On Ownership

The people who have the most impact in a company, especially startups, have one thing in common: they can successfully own things.

Dissecting Ownership: So what does owning something mean: Can you own a launch? Can you own the design? Can you own the development? Can you own company analytics?

If yes, then you’re in charge of doing it and making sure it’s done to perfection. It doesn’t matter if it falls outside your job title. Sometimes the responsibilities may belong to some other department, but you will fill in the gaps when required and as you see them.

For example, just being a designer is different than owning design. A designer may just do his job when asked, but when you own the design you will care enough to rethink designs people don’t ask you to do and sweat the details on a release.

That’s a huge difference.

When you own things you either pick an area or pick a problem you want to solve and then solve it.

People who can own things do not need to be constantly told what to do but can find problems which don’t work and solve it themselves. When we hire people we give them a few problems to solve enough for them to identify an area of ownership.

The Qualities of Ownership:

1. Ownership is not given to you; you take it.

It’s very similar to leadership. It’s usually not given to you, you do it. It belongs to those who take it.

People who hire you can identify some areas of a company you will own, but your true area of ownership is defined by you and what you will solve. Similar to leadership, people can bring you on as a leader, but whether you truly lead depends on you.

There are way too many things to be built in a company than hours in a day to solve them. People who can identify that and fix them are so critical especially in the early stages and take the initiative to do it.

2. Owning things is hard (and fun)

Pointing problems out is always easy. Giving recommendations is easy. Analyzing what’s wrong is easy. It’s easy to stand on the sidelines of any company and complain and recommend and analyze.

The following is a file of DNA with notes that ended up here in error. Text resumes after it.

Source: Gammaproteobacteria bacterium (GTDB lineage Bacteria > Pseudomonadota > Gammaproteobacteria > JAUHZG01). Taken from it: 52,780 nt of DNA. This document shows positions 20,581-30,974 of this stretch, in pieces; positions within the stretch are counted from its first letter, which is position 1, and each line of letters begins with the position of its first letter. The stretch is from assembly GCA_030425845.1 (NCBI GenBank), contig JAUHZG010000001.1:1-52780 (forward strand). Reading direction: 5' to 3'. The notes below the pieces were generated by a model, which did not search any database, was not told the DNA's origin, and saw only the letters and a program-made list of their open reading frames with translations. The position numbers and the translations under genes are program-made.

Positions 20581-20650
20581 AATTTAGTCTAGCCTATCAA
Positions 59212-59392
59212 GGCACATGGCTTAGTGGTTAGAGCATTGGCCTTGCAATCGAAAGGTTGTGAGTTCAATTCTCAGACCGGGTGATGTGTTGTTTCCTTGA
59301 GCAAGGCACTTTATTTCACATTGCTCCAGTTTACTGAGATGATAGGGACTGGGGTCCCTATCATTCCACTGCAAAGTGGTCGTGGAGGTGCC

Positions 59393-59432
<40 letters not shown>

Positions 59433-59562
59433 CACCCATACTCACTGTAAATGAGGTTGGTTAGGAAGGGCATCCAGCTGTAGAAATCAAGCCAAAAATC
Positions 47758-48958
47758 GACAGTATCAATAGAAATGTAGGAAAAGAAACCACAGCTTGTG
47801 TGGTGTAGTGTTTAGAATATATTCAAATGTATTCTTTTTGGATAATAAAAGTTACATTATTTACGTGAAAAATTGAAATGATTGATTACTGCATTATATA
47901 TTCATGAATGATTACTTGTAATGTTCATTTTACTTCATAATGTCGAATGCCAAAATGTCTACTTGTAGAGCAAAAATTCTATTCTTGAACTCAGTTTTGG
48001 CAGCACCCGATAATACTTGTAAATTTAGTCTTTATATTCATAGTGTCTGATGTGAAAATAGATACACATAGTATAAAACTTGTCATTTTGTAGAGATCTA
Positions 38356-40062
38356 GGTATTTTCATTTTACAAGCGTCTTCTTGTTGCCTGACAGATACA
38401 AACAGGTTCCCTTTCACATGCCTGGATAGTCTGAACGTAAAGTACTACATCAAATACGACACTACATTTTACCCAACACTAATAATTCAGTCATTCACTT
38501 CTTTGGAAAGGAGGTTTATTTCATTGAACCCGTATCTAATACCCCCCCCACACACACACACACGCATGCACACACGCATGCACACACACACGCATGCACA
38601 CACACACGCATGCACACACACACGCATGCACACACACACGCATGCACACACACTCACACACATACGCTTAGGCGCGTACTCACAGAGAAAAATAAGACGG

It’s hard to do things and solve them. It’s sweating a lot of details. It’s caring enough. All these things are hard.

But at the end of the day it’s extremely fulfilling.

3. Owning things goes above functions and departments

Under a structure of owning there is no way to work other than collaboration. Problems in startups especially require working with different functions more because there aren’t enough specialized people for each role.

In a structure like this, your care will drive getting things done.

Lastly, the key for a startup is not just to hire people with the qualities of ownership but also create an environment where it thrives and building a kind of management structure around it.

Holocracy is such an example adopted by companies (including Medium) or the one (wo)man startup concept explored by AngelList. A management structure and management team which encourages ownership is critical. Ownership has to be supported by management or else it would fail and as a startup you have to be fluid enough to figure out which one can work instead of defaulting on a traditional management structure.

4 thoughts on “On Ownership

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